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Iíve gotten lost in some wonderful nonfiction lately. Here are a few of my favorites.
McClafferty, Carla Killough. Something Out of Nothing: Marie Curie and Radium. (2006, Farrar Straus Girous. ISBN 978-0-374-38036-6) Nonfiction. 134 pg. Gr 5-10. Rating: 5 out of 5 stars.
Interspersed with photos this engrossing narrative goes into great detail about Marie Curieís life and work. Thereís lots of material here for topics such as famous women, science, ethics, economics and radiation. Includes source notes, bibliography and recommended web sites.
Marrin, Albert. Saving the Buffalo (2006, Scholastic. ISBN 0-439-71854-6) Nonfiction. 127 pg. Gr 5-7. Rating: 5 out of 5 stars.
While focusing on the buffalo Marrin does a great job of describing the entire prairie ecosystem and the changes it has endured. Photos and artwork from the past and present illustrate his fascinating story of plants, animals, America Indians and European settlers.
Montgomery, Sy. Quest for the Tree Kangaroo: An Expedition to the Cloud Forest of New Guinea. (2006, Houghton Mifflin. ISBN 978-0618-49641-9.) Nonfiction. Photo Essay. 80 pg. Gr 3-9. Rating: 5 out of 5 stars.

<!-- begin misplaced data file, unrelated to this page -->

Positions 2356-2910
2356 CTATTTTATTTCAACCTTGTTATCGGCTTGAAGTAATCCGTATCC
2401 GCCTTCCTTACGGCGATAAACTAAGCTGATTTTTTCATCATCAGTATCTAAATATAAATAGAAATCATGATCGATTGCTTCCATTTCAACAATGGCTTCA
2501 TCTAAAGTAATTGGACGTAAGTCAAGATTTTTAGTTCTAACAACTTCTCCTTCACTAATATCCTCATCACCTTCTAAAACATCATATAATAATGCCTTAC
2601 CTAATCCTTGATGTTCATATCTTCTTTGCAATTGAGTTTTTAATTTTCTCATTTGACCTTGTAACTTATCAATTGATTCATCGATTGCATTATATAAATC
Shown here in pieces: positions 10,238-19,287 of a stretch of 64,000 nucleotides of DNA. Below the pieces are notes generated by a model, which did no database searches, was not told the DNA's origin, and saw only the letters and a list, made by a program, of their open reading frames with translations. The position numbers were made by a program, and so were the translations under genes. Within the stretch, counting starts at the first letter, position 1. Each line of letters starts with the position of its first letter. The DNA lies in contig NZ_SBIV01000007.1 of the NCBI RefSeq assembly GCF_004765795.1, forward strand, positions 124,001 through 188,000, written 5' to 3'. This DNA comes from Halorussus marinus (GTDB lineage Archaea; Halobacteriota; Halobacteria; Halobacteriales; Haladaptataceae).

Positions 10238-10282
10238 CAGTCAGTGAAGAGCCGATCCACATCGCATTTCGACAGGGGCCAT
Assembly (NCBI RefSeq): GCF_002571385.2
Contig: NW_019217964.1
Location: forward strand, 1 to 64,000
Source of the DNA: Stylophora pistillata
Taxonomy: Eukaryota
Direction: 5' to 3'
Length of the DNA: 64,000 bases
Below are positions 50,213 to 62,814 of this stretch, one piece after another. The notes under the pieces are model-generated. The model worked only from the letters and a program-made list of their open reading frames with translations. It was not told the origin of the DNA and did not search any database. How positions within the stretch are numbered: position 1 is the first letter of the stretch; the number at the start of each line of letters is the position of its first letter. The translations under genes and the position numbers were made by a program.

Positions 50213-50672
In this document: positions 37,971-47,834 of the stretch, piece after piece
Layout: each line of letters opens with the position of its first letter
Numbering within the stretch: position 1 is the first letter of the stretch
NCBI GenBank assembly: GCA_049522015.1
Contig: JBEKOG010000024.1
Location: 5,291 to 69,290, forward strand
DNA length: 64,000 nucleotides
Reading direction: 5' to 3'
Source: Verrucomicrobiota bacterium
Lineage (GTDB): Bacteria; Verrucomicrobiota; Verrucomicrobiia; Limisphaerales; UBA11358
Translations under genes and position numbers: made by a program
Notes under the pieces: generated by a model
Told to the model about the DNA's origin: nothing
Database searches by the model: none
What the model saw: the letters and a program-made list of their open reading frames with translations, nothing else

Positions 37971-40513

When the rare Matachieís tree kangaroo is perched high in a tree it looks a little like a monkey and a little like a bear but it is actually one of the ten kinds of tree kangaroo. This engrossing book follows scientist Lisa Dabekís adventures tracking them down and, for the first time ever, attaching a radio collar to find out about the mysterious creaturesí habits. Remarkable photographs and engaging writing. This is another brilliant book by the Montgomery/Bishop team. Other titles include The Tarantula Scientist and The Snake Scientist.
Fothergill, Alastair. Planet Earth: As Youíve Never Seen It Before. (2006, Univ of California Press. ISBN 9780520250543.) Nonfiction. Photo-Essay. 309 pg. Gr 1-12. Rating: 5 out of 5 stars.This is the companion volume to the Discovery Channelís "Planet Earth" television series which I also highly recommend for classroom use. This book is a gorgeous collection of photos of geological features, animals and plants. Most of the photos are striking in one way or another causing readers to linger over them and to read the text or captions.
Here are some things Iíve come across online lately:
The latest research showing how school libraries improve student achievement:
School Library Journalís article on Short Stories for teens at: http://www.schoollibraryjournal.com/article/CA6547204.html
Book Linksí article on Linking Poetry with Picture Books on the topic of Black History. Suggests specific picture books and then a related poem to read immediately after reading the book.
Thatís it for now.
For those of you just closing up your school year: Get some good deep rest and then join me at the website or in the next newsletter for inspiration in choosing books for those long summer days of rejuvenation.
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